Singapore economy to see patchy sectoral performance but stronger global growth will give overall lift: MAS

SINGAPORE - The disparate growth performance of different sectors in recent months reflects the increasing complexity of Singapore's economy, the Monetary Authority of Singapore (MAS) said in its bi-annual Macroeconomic Review released on Tuesday.

While the oil-related industries were buffeted by a fall in global oil prices towards the end of last year, sentiment-sensitive segments in the financial services sector benefited from large payoffs in fund management and volatility in the foreign exchange market.

Meanwhile, the expansion in the global IT industry provided some lift to the domestic electronics cluster, but the challenges of restructuring continued to be a drag.

There have also been divergences within the sector - the profitability of firms geared towards services-based manufacturing, such as design and development of IT hardware, was much higher than for firms engaged in traditional production activities.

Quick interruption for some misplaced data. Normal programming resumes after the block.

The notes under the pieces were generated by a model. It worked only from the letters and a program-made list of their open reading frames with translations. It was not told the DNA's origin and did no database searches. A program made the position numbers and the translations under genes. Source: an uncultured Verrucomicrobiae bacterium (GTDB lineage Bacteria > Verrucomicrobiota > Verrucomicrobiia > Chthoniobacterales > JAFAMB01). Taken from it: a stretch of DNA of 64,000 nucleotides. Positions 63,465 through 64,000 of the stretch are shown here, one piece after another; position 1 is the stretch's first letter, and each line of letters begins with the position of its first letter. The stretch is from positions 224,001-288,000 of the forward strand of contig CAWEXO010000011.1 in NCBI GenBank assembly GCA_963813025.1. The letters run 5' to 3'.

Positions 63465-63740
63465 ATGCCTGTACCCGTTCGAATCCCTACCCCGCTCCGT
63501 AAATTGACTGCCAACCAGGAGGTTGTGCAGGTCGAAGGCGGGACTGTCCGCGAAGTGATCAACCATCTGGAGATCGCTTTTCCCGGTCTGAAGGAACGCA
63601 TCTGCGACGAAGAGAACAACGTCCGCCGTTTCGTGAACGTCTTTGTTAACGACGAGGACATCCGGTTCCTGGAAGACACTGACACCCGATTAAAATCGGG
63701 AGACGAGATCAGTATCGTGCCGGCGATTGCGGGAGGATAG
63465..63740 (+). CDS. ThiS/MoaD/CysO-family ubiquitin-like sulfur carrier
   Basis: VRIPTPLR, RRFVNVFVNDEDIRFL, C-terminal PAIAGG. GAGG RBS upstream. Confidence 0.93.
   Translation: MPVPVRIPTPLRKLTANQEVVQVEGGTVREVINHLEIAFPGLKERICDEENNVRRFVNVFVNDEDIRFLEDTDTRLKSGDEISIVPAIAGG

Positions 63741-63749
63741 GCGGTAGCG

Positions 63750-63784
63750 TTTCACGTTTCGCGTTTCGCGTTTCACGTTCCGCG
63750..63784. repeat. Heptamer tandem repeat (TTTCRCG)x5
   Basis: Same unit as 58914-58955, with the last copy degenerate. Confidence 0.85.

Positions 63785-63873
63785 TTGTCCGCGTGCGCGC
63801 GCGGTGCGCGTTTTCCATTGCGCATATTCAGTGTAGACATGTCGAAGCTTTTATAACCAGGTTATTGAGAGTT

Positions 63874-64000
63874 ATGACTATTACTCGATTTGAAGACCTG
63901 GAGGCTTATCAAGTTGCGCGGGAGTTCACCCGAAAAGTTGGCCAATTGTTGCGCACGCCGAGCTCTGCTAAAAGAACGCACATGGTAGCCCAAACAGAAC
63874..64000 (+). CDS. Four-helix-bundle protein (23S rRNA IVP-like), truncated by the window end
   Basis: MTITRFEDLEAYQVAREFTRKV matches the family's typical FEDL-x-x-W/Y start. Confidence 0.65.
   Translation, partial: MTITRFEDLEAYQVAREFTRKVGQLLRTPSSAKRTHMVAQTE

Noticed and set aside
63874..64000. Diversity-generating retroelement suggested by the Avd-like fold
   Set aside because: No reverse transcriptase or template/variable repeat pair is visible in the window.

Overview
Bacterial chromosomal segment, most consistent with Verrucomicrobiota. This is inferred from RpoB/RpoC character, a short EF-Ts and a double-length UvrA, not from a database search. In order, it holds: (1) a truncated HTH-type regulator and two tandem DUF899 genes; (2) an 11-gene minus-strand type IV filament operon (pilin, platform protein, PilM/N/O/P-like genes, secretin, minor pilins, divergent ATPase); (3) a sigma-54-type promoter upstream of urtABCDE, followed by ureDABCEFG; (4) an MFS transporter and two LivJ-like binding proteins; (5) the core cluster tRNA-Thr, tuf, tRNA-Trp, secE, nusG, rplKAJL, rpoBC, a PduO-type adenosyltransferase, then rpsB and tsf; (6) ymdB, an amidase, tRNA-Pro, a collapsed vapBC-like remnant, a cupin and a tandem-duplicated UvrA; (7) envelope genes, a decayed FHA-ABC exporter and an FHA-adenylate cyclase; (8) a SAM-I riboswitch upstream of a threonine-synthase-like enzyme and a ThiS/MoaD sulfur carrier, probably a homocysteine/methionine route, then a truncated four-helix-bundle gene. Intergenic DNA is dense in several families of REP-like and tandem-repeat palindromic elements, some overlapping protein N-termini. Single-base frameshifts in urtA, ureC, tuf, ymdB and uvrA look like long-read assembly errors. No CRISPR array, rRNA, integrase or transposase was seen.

Following two quarters of uneven growth, the profile of the domestic economy for the rest of the year will be shaped by various crosswinds, the MAS said.

While the broad macroeconomic outlook is expected to be positive, the extent to which Singapore will benefit from the cyclical uplift will depend on developments in specific markets and industries.

The recovery in the United States, Japan and Euro zone should provide a fillip to the external-oriented sectors but this will be offset by a slowdown in China.

Likewise, the global IT industry is expected to benefit from firmer demand in the developed economies in 2015 but ongoing consolidation in the industry may have spillover effects on the domestic electronics sector as firms restructure and rationalise their global operations.

Some strengthening of global oil prices in the latter half of the year could provide support to the oil-related manufacturing segments, which saw a pullback following the collapse in oil prices late last year.

Still, there will be lingering weakness in segments such as transport engineering, due to the downshift in oil exploration activities.

Meanwhile, the domestic-oriented industries will be supported by firm demand and a temporary respite from the deferment in foreign worker levy hikes.

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